In Netflix’s new adaptation of Sabrina the Teenage Witch there are so many plot threads it’s difficult to keep track of them all. In just the first episode there’s the introduction of the “big bad”-esque Mrs. Wardell (Michelle Gomez), before Sabrina is hexed by the Weird Sisters (Tati Gabrielle, Adeline Rudolph, and Abigail F. Cowen) who have a Malfoy family like hatred for witches who aren’t pure blood. Another antagonist is introduced in the principal Hawthorne (Bronson Pinchot) who doesn’t want to reprimand jocks for the sexual assault of pulling Sabrina’s tomboy friend Susie (Lachlan Watson)’s shirt up, and in the second episode she deals with the bullies themselves. The key storyline is Sabrina’s upcoming witch baptism on her 16th birthday which would lead to a new school and new powers, but she has to decide whether it’s worth losing normal life and her relationship with her friends Susie and Ros (Jaz Sinclair) and boyfriend Harvey (Ross Lynch) who she hasn’t told she’s a witch. This introduces another antagonistic figure in Father Blackwood (Richard Coyle) as the devil’s Earth representative to push her towards going through with it, while Sabrina’s zealot aunt Zelda (Miranda Otto) becomes increasingly antagonistic herself and vicious to the beta aunt Hilda (Lucy Davis). Eventually the devil himself in scary enough goat form arrives to establish he is the real antagonist to worry about. If that wasn’t enough Sabrina and her friends look to start a women’s activist group, she learns her parents deaths and family tree aren’t what it appears, a spirit shows up as her cat Salem, and her cousin and confidante Ambrose (Chance Perdomo) discovers there’s a witch hunter on the loose.
Unsurprisingly juggling so many plots comes at a cost. After her introduction Mrs. Wardell who may as well be wearing a neon sign saying “WAKE UP SABRINA, I AM EVIL” in all their scenes together, largely comes off as a toothless spectator through the first two episodes after being supplanted by other satanic characters like Aunt Zelda, Father Blackwood and the devil. There’s little time spent on developing Harvey beyond being unknowing and pretty, nor is there anything known yet through two episodes about Sabrina’s best friend Ros. At one point after having a revelation involving her parents during a vision in a bathtub, she awakes and rushes to finds Ambrose… to resolve the plot of getting revenge on principal Hawthorne.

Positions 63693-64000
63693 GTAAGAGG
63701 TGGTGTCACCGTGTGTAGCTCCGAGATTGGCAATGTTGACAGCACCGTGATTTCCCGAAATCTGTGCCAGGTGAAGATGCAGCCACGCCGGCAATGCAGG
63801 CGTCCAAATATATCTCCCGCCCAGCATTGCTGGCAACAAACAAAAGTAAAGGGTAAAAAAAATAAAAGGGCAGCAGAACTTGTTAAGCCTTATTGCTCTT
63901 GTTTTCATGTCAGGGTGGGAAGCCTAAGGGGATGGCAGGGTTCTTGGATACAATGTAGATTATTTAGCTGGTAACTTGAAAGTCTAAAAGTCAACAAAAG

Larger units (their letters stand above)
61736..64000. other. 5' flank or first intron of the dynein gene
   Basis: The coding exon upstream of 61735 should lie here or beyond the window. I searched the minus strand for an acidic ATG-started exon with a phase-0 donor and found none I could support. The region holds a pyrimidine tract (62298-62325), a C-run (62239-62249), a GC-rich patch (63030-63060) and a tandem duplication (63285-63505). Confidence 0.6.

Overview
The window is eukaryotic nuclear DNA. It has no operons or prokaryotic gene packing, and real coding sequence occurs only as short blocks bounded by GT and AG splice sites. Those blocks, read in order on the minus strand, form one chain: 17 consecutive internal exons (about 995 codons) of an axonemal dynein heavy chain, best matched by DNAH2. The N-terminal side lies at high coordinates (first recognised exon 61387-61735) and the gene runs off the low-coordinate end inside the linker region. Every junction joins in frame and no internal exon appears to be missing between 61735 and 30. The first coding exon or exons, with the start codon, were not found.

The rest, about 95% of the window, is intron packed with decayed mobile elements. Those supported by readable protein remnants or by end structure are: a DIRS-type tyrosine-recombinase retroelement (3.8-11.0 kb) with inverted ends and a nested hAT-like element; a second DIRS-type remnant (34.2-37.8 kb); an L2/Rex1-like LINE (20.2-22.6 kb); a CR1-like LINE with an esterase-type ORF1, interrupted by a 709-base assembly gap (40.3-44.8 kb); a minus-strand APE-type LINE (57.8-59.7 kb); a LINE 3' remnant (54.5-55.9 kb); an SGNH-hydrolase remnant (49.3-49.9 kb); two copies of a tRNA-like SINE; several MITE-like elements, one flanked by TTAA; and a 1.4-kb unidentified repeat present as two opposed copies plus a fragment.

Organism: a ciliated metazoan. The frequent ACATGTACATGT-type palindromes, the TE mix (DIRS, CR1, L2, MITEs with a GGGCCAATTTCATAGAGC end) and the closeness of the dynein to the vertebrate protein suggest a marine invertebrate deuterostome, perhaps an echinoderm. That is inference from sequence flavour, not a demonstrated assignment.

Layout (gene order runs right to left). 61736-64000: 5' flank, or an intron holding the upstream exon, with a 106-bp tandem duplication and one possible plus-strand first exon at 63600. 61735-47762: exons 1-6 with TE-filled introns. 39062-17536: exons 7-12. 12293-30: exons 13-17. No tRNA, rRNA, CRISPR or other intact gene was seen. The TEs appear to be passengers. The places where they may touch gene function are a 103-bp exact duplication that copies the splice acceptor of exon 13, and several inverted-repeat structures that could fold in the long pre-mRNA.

The climatic baptism is most exciting of the two episodes as Father Blackwood and his satanists are foreboding and the scene plays like Sabrina on the verge of joining a cult. The orange hue representing Sabrina’s hell-ish visions are effective, less effective is the show’s infamous blur screen. There is no rhyme or reason when the show chooses to enter blur vision, instead of say it representing magic being cast, it happens at any given time such as a mundane scene like Sabrina entering her house.
Kiernan Shipka does her best to bring life to Sabrina. There’s a moment early on where after reaching a new level of emotional connection with her boyfriend, Sabrina enters her house and dances in jubilation after using magic to play “Be My Baby” by the Ronettes. Later in the episode, Sabrina looks up to the trees and comments to Harvey she loves the sound of wind blowing through them, or has to show the pain of the secret she can’t tell him. In both Shipka shows being a teenager is sometimes fun, but as often painful and self serious. Otto and Davis playing Sabrina’s often at odds aunts also bring a spark in their scenes and Perdomo as Ambrose is likeable. However these moments of life are often few and far between, as more often than not the show has too many plot threads and exposition to address to really look up and admire the wind.